Employers are urged to make use of the resources available to them to help with changing their business.
The most recent figures show that nearly one in three businesses have looked to decrease the size of their workforce while at least one in 10 workers have had to accept changes to their terms and conditions since the first lockdown last March.
It is a turbulent time in the labour market, and large companies such as British Gas and its owner Centrica are being targeted for ‘hire and fire’ tactics.
Cumbria Chamber of Commerce is advising business owners to create an open and flexible dialogue with staff while reminding them that there are various streams of advice and legal support open to them.
The chamber’s managing director Suzanne Caldwell said: “There’s a lot of economic uncertainty at the moment and quite rightly a number of businesses have identified a need to change things and make structural adjustments to survive and thrive.
“Cumbria has a shrinking working-age population.
“This makes recruitment more difficult and means employers can often fear creating a dialogue of changing terms and conditions in case of any backlash.
“Employers often don’t realise the opportunity they have to set the ethos, tone as well as the contractual arrangements for their work force.
“Employment law is set up to allow them to adapt to the prevailing pressures of the commercial world and it’s well worth exploring the options and opportunities. But it’s fundamental to get the process right.
“We offer a selection of tools and training advice and other information to help businesses reassess their working practices in the most constructive way which helps both them and their employees.”.
Michael Bauer, of Cumbria Employment Solicitors, added: “The business world is always having to adapt and change but the last 12 months has been something very different.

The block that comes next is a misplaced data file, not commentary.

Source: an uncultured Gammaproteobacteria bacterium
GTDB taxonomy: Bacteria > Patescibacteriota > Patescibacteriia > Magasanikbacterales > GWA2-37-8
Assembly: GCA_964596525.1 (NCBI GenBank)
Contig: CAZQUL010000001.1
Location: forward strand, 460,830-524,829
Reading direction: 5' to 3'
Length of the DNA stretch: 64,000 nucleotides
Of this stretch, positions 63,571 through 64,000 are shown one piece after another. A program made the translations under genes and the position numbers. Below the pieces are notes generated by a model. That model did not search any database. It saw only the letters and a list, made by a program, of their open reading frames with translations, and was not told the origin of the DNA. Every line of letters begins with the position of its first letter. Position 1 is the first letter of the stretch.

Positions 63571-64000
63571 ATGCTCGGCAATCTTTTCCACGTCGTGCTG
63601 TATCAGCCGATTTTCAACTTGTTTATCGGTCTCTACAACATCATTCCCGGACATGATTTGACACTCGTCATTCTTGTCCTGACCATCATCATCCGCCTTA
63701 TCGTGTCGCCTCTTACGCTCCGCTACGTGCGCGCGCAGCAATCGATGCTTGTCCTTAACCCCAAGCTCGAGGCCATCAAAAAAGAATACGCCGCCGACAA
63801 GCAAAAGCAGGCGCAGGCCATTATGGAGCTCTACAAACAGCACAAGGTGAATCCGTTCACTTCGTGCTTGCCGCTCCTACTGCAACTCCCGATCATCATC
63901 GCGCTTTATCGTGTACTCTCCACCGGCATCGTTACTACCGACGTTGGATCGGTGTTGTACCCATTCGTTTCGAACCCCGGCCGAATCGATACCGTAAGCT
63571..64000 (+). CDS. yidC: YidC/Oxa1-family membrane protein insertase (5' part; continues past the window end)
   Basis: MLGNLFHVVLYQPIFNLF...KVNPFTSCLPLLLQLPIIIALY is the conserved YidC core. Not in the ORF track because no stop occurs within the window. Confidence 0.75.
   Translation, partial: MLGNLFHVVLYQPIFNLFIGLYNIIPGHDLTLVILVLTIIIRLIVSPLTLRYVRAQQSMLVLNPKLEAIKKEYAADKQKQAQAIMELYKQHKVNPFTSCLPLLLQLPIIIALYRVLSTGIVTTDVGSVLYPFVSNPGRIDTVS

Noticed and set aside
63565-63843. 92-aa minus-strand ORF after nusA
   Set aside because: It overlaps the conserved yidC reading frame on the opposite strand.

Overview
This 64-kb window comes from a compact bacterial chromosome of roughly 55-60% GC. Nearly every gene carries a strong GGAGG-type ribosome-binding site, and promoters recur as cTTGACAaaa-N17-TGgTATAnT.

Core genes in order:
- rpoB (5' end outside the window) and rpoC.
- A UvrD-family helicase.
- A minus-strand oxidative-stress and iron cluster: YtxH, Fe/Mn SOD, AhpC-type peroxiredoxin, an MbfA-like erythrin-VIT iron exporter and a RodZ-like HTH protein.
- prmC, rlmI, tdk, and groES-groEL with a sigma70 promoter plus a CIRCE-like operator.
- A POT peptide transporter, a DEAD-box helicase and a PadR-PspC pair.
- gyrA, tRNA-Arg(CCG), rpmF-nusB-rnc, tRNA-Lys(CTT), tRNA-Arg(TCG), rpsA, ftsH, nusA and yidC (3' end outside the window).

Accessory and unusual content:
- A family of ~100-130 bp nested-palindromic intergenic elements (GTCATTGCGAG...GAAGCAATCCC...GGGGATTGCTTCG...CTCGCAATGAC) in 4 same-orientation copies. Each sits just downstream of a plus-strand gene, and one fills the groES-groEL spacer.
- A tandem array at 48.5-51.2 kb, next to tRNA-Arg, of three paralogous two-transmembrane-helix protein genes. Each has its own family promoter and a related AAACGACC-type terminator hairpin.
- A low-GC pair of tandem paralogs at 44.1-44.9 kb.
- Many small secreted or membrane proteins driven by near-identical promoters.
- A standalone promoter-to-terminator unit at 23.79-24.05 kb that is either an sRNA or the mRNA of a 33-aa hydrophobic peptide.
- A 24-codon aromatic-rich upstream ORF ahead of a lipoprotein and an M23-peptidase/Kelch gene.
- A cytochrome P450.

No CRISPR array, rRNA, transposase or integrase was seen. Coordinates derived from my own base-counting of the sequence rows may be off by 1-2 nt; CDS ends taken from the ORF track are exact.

“We have spent a lot of time advising businesses who have had no choice but to adapt to constantly changing conditions, often in various states of despair, and yet still needing to look to push ahead and pivot to respond to those pressures”.
“While employees, quite properly have rights and protections, employment law is designed to be flexible and allows businesses to tackle problems and adapt.
“I often feel that the ‘fear culture’ around employment law just impedes business development and makes employers too risk averse.
“In the long term, that mentality will be detrimental to the business and the whole workforce.
“It’s often that employers feel the legal tail is wagging the commercial dog, and it should undoubtedly be the other way around.
“Employers should not be afraid to tackle the challenges facing them but should also not forget that their decisions, for instance when making redundancies affect people’s lives who like all of us have mortgages and bills to pay. Make the tough decisions but do it fairly and respectfully.
“The more difficult the change that you have to make, the more you need to communicate your reasons to staff.
“People are not stupid, they will often get it, they need to be told why you are doing what you are doing, follow proper processes and treat people with respect and fairly but also get done what needs to be done to remain competitive as nothing stands still in business.”